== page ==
Good weather always plays a role in the success of fall in-water shows like Detroit and Newport, but it wasn’t a factor in the results at IBEX, which recently wrapped up in Louisville, Ky.
The sixth annual Boating & Outdoor Festival near Detroit opened in sunny weather that more than doubled its opening-day attendance for the last two years, according to Michigan Boating Industries Association executive director Nicki Poland. The event finished its four-day run up a solid 19 percent in attendance.
The last of the Great Lakes’ fall in-water shows, the sunny days brought out more than 10,000 boaters, most arriving by land but many by boat. “Boat traffic along the Black River was very busy wanting to see the Festival,” Poland said.
The festival boasted hundreds of power and sailboats from 10 to 60 feet displayed in-water, which was a total space sellout. It also featured a variety of entertainment including live music and daily shows by “Mac and The Big Cheese,” often dubbed the Abbott and Costello of comedy cooking, among other features.
The 45th annual Newport International Boat Show also ran last weekend and the perfect four days of sun there turned out great crowds.
Newport also boasted special attractions, led by the 200-foot SSV Oliver Hazard Perry, the country’s newest tall ship and one of only 75 tall ships in the world designated by Sail Training International as Class A. Other highlights included the Confident Captain’s “At the Helm” hands-on boat handling training. Newport was voted “Favorite Boat Show to Attend" in a recent Trade Only Today poll.
While all fall consumer shows so far have enjoyed increased attendance, such was not the case for the International BoatBuilders' Exhibition & Conference, which is the industry’s big trade event. Attendance declined from last year, but it’s hard to understand why.
Having attended IBEX in both Louisville, Ky., and Tampa, Fla., I can say without reservation that IBEX is a superbly-produced event. It’s not just a show with 545 exhibitors presenting the newest products and technologies. It’s also a well-planned educational conference in which show director Anne Dunbar and her team incorporate special events, networking receptions and, especially, dozens of in-depth technical seminars and workshops.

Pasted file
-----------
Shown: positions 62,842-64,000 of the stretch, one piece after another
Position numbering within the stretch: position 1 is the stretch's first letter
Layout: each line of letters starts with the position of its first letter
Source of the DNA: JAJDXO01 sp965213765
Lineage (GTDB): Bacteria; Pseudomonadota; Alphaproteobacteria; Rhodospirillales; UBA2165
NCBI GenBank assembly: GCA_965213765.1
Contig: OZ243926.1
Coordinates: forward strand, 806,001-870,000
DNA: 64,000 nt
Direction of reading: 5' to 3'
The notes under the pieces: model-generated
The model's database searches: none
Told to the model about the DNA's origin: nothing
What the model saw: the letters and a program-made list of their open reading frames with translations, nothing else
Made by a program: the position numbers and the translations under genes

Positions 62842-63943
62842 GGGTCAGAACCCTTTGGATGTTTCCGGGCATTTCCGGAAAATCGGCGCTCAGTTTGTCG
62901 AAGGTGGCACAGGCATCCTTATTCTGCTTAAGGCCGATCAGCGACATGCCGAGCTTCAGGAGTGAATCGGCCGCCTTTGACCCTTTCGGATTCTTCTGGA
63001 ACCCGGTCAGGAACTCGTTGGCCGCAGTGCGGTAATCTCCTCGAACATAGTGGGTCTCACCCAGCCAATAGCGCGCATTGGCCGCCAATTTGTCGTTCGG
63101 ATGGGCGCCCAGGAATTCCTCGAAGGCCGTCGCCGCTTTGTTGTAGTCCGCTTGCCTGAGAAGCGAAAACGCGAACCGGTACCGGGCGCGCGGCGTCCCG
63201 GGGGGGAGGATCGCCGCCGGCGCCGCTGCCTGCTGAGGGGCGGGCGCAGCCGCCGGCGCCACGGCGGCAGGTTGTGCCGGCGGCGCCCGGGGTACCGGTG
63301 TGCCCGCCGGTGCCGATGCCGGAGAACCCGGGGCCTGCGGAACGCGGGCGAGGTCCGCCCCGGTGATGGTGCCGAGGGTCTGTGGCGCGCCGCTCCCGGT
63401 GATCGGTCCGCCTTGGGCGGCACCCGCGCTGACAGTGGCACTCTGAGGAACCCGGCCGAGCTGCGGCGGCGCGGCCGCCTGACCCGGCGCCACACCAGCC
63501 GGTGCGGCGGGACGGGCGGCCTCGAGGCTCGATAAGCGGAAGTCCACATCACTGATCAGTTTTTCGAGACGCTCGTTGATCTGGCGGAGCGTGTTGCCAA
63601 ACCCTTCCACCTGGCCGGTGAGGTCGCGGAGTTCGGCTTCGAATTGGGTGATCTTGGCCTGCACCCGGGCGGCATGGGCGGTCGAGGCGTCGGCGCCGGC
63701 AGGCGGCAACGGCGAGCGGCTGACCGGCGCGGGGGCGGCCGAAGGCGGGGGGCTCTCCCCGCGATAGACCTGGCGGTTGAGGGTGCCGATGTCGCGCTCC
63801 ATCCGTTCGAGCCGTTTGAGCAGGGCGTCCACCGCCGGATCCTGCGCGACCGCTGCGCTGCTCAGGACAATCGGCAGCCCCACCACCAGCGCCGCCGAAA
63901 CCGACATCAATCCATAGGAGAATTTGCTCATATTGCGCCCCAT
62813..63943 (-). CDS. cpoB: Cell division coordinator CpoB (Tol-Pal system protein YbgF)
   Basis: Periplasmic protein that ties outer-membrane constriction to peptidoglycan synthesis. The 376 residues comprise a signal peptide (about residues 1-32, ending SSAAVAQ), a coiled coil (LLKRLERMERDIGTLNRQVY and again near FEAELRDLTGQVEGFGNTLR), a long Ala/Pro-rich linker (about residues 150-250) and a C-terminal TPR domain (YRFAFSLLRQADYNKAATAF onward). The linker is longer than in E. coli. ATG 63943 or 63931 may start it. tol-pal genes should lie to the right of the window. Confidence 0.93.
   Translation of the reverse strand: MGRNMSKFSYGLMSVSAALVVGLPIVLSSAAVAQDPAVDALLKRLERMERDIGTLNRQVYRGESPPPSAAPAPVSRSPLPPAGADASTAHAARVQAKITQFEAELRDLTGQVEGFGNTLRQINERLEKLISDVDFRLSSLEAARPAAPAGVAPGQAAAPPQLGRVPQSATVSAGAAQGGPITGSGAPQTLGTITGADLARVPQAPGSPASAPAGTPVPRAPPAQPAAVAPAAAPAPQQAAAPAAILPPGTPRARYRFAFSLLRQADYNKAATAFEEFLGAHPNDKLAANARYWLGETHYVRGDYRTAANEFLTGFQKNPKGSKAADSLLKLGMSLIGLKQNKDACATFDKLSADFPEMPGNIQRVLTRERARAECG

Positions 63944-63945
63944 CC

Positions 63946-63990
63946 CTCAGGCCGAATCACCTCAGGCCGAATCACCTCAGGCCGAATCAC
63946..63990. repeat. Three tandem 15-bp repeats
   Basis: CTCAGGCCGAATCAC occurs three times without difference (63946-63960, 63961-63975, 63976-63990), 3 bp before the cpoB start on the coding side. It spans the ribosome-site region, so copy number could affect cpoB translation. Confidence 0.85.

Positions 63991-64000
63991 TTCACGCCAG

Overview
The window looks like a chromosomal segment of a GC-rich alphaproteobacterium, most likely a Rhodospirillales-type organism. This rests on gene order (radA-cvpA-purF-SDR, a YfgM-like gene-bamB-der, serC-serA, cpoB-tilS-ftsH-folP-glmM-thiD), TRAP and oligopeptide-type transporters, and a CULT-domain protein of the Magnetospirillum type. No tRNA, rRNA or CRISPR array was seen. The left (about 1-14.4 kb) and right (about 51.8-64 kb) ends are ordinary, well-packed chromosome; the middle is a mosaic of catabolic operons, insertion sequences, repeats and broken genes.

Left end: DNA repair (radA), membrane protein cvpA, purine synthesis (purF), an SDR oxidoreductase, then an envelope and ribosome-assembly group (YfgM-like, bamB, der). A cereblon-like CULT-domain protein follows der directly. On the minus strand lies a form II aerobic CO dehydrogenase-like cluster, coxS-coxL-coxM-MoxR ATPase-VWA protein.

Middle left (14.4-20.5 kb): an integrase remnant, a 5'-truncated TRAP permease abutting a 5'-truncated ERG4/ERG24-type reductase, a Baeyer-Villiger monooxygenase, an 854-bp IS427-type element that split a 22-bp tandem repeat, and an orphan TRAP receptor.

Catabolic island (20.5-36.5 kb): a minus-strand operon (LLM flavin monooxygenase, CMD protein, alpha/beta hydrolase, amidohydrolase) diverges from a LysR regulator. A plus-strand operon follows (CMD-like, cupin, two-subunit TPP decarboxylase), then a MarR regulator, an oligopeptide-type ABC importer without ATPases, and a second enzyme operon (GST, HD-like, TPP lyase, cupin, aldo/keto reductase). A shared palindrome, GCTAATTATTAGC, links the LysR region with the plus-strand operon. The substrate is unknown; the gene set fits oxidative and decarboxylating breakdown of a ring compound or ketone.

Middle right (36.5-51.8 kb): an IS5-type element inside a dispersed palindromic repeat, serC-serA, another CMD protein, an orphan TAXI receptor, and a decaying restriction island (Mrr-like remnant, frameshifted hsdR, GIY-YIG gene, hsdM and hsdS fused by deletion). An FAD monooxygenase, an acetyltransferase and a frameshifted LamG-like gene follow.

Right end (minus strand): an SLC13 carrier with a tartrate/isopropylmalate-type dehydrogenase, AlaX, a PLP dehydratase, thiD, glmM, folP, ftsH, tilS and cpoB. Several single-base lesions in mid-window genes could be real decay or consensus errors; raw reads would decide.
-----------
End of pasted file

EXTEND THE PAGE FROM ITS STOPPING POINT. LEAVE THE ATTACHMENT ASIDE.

That’s why I have urged dealers to attend IBEX. Perhaps its name is deceiving because it’s clearly not just for boatbuilders. Indeed, dealers, and particularly dealership service personnel, can: (1) stay ahead of the competition by learning the latest repair and service processes; (2) get an advanced look at what’s going to be in the boats from their respective builders going forward; (3) and learn about new products that can be both profitable and effective in serving customers.
While more than 4,700 qualified attendees from 42 countries were in Louisville for IBEX last week, attendance didn’t measure up to the success IBEX had last year when it as held in Tampa. Yet Louisville is geographically located to make it easy for attendees to come from virtually all areas of the country.
Is it that the city of Louisville isn’t a luring destination for attendees? It’s known that location does play a role in drawing attendees to trade shows in general. Does Florida naturally have more drawing power?
IBEX is scheduled to return to Tampa Oct. 4-6, 2016. After that, where IBEX in 2017 goes is something Dunbar and staff will be seriously examining.
But it really shouldn’t make any difference. That’s because no matter where it’s located, it is the industry’s largest technical trade event. And with the rapid pace of today’s changes in technology, materials, systems and products, IBEX anywhere is an event dealers who want to be on top should be attending.